Elizabeth Connors, assistant professor in the Department, examines how political values shape citizens making political decisions. This research titled "The Social Dimension of Political Values" was published in the journal Political Behavior.
Political scientists—and other passionate observers of politics—often worry about the ability of the average citizen to make reasonable political decisions in a constantly changing, complex, and manipulative political world. One relief from this worry has been the existence of political values—or basic beliefs about how the political world should work (e.g., equality, moral traditionalism). Scholars have long suggested that these political values can guide decisions, helping people reason through complicated political decisions and shielding the ordinary voter from manipulative outside influence (e.g., political elites, friends, family, the media). Believing that political values are fundamental political guides, though, rests on the assumption that they are stable and consistent across contexts. For political values to guide us, they must be the same when you are with your friends at a pro-choice rally as they are when you are with your conservative co-workers. In the article, though, Connors questions the assumption that political values are stable guideposts to politics and finds instead that people express political values not because they actually hold those values, but because they are products of their own social contexts. The research suggests that we cannot rely on political values to be the beacon guiding people through the complex political world. If we’re searching for reprieve from the worry that people are easily shaped by social cues, we must look elsewhere.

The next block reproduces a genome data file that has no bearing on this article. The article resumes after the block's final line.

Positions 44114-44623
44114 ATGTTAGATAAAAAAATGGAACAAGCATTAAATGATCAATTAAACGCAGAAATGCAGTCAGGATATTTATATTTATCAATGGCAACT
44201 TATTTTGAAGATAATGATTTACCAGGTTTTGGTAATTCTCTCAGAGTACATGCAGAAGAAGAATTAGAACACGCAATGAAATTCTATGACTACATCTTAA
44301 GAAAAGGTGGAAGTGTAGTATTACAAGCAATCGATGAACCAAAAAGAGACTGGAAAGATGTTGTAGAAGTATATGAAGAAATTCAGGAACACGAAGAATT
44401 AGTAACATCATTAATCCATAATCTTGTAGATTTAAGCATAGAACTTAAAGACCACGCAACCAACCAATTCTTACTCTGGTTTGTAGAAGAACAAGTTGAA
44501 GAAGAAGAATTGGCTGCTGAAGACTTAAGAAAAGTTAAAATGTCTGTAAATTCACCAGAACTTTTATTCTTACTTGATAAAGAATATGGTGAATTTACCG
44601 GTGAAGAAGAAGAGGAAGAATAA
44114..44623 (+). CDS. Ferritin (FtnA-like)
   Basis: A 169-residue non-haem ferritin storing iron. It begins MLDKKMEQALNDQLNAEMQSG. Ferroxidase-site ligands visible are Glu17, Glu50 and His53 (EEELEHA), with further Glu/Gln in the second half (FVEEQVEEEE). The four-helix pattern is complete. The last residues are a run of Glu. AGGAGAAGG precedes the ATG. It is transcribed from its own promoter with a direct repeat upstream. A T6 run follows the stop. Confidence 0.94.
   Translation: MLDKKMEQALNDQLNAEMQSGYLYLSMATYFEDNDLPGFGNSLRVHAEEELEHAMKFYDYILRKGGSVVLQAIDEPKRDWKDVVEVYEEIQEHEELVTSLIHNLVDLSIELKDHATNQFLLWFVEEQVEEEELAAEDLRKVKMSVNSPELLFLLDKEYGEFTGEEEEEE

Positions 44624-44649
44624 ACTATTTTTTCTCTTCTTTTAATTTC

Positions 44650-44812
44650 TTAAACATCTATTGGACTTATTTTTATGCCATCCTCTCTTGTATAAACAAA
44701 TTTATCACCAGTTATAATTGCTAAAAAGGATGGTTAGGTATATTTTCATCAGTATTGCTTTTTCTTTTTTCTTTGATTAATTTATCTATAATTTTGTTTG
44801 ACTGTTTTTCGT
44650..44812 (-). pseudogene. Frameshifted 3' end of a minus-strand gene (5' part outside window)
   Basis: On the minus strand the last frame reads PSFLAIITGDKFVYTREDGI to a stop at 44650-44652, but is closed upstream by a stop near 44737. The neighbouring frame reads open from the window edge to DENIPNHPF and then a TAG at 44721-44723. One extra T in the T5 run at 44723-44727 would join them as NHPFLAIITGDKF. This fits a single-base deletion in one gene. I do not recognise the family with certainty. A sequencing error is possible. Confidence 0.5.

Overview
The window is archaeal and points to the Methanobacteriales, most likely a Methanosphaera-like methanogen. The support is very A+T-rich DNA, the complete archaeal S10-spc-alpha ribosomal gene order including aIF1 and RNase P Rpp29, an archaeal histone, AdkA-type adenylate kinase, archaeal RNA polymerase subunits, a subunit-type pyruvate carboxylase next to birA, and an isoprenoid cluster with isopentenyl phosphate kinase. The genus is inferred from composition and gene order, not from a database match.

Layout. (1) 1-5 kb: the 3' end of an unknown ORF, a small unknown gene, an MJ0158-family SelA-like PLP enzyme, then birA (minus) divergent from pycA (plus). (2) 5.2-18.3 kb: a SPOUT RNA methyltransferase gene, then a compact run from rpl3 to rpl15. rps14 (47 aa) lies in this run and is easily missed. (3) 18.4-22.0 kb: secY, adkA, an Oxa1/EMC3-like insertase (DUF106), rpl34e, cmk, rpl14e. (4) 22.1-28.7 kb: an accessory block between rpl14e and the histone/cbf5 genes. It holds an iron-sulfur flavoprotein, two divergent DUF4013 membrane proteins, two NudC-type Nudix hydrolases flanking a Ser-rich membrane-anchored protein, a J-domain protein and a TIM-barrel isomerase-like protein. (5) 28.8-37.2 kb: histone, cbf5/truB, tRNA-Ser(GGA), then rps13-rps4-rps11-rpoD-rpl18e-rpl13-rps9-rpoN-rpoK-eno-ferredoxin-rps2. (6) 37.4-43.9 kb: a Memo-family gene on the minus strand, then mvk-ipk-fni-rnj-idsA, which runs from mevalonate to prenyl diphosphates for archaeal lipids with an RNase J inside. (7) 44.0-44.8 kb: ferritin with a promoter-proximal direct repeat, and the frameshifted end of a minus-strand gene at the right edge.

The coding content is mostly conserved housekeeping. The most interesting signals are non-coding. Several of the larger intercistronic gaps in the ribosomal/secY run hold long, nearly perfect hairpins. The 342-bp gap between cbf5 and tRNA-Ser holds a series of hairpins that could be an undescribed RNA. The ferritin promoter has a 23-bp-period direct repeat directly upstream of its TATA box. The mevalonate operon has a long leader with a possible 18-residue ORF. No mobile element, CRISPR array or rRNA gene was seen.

The article can be found here: https://link.springer.com/epdf/10.1007/s11109-019-09530-3?author_access_token=4E918iG0EjO_XQvDYO8i6Pe4RwlQNchNByi7wbcMAY7R5X00cH7bQEdw6SU7_sThYaV-DNDB0R8DYyEHaGkf4ohW25Cnly9QbNJ3xN_9FDr0-538yOFOj0rNXCljwLzy4LyT-ETRlJlynIG8oe8t2w%3D%3D